The concept of the “golden key,” a backdoor for computer applications that would supposedly only be used with a court order, has been the subject of a bitter fight between law enforcement officials, software engineers, telecom providers and privacy advocates for years.
The “golden key” for each particular application’s encryption would be hypothetically safeguarded by law enforcement. But privacy advocates and the tech companies themselves have argued that such tools would fundamentally undermine all encryption and thus violate the privacy of otherwise law abiding citizens, as there would be no guarantee that the exploits and backdoors that comprise the conceptual golden key couldn’t be found by any hacker or programmer.
FBI Director James Comey has repeatedly cited concerns of a phenomenon called “going dark,” where law enforcement would be unable to covertly obtain the information it seeks without serving warrants on, and thus alerting, the targeted holders of the devices. And US law enforcement uses the predictable scare tactic argument that such a key is necessary to protect against terrorists and pedophiles.
The fight dates back to the early 1990s, when the NSA developed a Clipper Chip, a built-in backdoor chip to be put into every telephonic device and that would allow for law enforcement to wiretap phones based on PGP keys that were given to the government in escrow; that is, they could only be given to law enforcement with a court order.
Clipper Chip was ultimately abandoned because the encryption algorithm was classified as secret by the NSA, which kept it from being peer reviewed by the public, and thus made manufacturers weary of their bottom line. US Senators John Kerry and John Ashcroft opposed Clipper Chip because it would infringe on individuals’ ability to use and export encryption.
However, since 9/11, officials have sung an entirely different tune, as they have been willing to do just about anything to prevent more terrorist attacks. Meanwhile, tech giants like Apple, Google and Microsoft have grown into global behemoths. Further complicating matters is the exponentially more connected world that we live in that crosses sovereign and jurisdictional boundaries, which has created an interjurisdictional legal phalanx that has largely been superseded in the name of fighting terrorism.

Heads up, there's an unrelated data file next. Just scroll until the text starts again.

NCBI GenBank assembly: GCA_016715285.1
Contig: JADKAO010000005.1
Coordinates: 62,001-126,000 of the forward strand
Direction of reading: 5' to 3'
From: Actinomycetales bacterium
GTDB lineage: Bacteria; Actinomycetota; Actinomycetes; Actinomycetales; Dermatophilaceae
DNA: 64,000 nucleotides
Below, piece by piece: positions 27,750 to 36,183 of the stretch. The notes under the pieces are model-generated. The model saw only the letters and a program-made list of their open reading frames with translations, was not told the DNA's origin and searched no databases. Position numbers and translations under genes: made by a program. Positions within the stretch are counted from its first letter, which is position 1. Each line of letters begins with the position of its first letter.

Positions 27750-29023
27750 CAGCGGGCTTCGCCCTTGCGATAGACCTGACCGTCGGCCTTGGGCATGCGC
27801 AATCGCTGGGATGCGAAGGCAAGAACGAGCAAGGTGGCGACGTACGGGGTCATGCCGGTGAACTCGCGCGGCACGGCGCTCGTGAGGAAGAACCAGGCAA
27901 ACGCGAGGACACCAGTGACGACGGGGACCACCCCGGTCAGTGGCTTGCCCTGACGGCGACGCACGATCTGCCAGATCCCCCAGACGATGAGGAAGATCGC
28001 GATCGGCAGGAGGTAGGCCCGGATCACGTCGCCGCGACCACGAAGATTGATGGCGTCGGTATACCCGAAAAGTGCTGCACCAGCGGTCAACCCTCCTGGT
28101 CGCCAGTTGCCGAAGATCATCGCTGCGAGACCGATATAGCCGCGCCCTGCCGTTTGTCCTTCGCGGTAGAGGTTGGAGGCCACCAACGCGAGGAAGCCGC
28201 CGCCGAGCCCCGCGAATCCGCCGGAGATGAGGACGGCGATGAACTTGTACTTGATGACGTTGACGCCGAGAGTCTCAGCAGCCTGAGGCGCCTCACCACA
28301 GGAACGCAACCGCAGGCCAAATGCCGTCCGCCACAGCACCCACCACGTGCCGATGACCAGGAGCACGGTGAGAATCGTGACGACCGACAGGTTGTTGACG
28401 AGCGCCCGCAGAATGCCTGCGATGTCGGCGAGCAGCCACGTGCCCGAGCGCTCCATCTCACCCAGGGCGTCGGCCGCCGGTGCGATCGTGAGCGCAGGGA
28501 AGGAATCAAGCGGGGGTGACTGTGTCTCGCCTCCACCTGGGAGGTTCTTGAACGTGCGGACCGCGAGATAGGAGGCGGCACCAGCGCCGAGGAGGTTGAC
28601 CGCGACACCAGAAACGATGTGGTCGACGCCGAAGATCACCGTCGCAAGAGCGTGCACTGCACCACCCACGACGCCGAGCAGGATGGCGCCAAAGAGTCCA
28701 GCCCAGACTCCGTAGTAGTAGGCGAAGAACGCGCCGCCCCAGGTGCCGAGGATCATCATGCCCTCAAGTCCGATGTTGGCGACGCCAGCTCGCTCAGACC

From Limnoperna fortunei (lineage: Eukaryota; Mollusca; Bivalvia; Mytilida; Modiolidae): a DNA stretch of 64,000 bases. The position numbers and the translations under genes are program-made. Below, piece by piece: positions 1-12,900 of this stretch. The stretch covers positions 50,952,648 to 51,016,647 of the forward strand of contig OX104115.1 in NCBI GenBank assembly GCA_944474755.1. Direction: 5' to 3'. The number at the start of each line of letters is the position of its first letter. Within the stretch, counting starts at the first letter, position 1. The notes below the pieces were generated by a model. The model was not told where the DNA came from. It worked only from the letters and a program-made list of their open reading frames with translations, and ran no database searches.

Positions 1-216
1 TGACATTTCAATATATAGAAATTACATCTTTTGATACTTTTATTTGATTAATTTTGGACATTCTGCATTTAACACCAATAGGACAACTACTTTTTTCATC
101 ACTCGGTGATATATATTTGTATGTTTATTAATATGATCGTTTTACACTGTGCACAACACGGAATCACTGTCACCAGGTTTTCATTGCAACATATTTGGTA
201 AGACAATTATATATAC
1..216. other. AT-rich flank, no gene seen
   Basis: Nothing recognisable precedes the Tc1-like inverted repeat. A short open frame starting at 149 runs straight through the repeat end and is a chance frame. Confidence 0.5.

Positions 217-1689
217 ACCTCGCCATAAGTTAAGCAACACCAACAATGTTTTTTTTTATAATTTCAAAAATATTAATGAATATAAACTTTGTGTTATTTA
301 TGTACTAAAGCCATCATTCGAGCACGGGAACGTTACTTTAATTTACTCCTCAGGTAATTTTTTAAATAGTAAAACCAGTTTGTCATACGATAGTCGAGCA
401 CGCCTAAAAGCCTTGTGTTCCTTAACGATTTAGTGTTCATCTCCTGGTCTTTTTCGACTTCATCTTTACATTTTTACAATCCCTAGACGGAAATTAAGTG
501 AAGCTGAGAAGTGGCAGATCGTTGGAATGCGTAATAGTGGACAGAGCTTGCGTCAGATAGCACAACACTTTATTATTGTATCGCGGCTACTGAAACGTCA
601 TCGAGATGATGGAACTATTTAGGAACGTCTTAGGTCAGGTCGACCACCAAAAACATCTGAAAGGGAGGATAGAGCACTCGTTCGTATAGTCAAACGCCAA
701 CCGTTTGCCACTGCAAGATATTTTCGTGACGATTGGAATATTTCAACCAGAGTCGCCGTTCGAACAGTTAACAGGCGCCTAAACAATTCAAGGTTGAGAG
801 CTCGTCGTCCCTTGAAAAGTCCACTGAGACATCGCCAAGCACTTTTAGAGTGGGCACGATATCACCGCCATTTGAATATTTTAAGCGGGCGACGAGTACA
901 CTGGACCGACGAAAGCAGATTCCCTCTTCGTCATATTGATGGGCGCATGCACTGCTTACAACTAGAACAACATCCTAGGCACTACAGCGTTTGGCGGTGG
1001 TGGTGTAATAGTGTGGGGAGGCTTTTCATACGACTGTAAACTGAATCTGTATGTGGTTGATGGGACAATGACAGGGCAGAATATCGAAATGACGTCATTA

It has also led to the rise of zero-day vendors, such as the disgraced Hacking Team of Italy, which has sold their subscription suite of encryption exploits to law enforcement organizations around the world.
In one ongoing case, Microsoft has resisted complying with a warrant for the communications records of a drug trafficking suspect in December 2013 because the emails the DOJ seek are stored on a Microsoft server in Dublin. Microsoft argues that the DOJ would need to get a court order from the Irish court jurisdiction if the company is to hand over the emails.
The Justice Department has repeatedly argued that the venue of a corporation allows them unilateral jurisdiction — in the case of Microsoft, being a global company headquartered in the United States — to any server they maintain in the world. They pursued an identical venue-based argument during the 2013 prosecution of Andrew ‘weev’ Auernheimer, by claiming jurisdiction of his alleged “hack” of AT&T servers because the company was headquartered in New Jersey and thus trying him there despite none of his alleged criminal conduct taking place inside of that state, arguing they should have “venue anywhere” as it pertains to cybercrime. Auernheimer’s prosecution was later vacated in the 3rd Circuit of Appeals due to the demonstrated lack of venue.
Since Snowden’s revelations, tech companies and privacy advocates have taken a harder line against law enforcement demands for backdoors. Law enforcement has sought an update for CALEA (Communications Assistance of Law Enforcement Act), which was passed in 1994, in order to make companies like Apple and Google comply with demands for a golden key, but any such update by Congress seems unlikely. Nor is a protracted legal showdown between tech giants and the feds likely to happen either, a batter that could result in the driving of hardware manufacturing and innovation entirely to foreign shores.
The forecast for the future appears to have more of the same: attritious legal battles over definitions of venues and encryption standards within the confines of a legal system still trying to fundamentally understand the advanced technology that has changed our world over the past three decades.
At stake, at least for the United States, is the grasp of power it has had on the technology, when said technology does not comprehend the sovereign borders and laws man has drawn around it.